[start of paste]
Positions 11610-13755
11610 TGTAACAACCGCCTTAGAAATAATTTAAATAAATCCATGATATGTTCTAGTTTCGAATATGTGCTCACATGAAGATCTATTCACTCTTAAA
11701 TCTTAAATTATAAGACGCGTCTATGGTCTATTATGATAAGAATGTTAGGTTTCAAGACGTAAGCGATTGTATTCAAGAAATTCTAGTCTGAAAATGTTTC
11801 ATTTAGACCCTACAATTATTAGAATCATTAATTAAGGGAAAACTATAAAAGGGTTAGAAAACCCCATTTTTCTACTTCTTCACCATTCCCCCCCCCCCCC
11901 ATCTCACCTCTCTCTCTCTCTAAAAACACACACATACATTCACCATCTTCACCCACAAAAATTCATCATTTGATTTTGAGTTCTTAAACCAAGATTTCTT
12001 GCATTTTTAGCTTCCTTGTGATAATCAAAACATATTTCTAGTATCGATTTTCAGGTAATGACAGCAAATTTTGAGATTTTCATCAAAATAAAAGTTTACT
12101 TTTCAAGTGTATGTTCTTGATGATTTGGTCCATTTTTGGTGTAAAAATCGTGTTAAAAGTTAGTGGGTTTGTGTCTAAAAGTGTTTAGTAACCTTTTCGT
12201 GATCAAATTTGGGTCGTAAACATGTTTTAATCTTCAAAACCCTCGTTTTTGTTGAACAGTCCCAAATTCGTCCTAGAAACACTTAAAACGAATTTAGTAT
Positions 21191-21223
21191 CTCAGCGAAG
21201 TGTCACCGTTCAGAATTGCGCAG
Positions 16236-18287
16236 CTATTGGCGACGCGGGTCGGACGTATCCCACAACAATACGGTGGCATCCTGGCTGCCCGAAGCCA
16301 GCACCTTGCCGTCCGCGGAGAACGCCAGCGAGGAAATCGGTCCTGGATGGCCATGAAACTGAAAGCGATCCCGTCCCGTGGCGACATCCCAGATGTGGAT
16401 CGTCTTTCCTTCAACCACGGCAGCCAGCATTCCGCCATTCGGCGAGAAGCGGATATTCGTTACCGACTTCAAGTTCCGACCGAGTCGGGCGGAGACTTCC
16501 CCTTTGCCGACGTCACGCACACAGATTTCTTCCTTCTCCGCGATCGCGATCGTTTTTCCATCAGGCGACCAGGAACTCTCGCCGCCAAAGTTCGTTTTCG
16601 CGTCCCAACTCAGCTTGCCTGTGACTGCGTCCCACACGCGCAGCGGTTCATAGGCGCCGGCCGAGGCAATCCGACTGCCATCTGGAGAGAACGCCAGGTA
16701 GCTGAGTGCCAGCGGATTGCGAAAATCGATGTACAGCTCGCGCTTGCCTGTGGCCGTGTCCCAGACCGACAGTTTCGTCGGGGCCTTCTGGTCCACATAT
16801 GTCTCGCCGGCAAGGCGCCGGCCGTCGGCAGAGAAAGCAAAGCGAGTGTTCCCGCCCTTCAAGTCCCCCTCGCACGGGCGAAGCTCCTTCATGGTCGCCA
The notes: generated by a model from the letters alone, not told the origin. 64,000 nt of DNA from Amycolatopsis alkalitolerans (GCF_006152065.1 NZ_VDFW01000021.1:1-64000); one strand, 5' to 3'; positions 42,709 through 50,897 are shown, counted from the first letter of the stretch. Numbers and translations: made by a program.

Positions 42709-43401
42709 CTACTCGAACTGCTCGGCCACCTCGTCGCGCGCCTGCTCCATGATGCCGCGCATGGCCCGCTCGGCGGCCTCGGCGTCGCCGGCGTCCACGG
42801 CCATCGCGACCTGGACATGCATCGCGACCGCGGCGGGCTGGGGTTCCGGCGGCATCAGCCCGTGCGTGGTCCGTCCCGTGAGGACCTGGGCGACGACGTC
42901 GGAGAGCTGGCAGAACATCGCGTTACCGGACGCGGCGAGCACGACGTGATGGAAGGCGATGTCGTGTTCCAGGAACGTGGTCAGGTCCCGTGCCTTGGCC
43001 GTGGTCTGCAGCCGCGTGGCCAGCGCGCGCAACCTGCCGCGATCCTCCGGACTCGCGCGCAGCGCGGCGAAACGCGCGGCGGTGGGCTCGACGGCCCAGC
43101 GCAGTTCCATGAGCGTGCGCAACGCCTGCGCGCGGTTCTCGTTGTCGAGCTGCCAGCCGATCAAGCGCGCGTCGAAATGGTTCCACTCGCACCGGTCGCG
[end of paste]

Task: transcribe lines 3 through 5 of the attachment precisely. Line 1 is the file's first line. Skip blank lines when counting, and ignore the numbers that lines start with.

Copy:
11701 TCTTAAATTATAAGACGCGTCTATGGTCTATTATGATAAGAATGTTAGGTTTCAAGACGTAAGCGATTGTATTCAAGAAATTCTAGTCTGAAAATGTTTC
11801 ATTTAGACCCTACAATTATTAGAATCATTAATTAAGGGAAAACTATAAAAGGGTTAGAAAACCCCATTTTTCTACTTCTTCACCATTCCCCCCCCCCCCC
11901 ATCTCACCTCTCTCTCTCTCTAAAAACACACACATACATTCACCATCTTCACCCACAAAAATTCATCATTTGATTTTGAGTTCTTAAACCAAGATTTCTT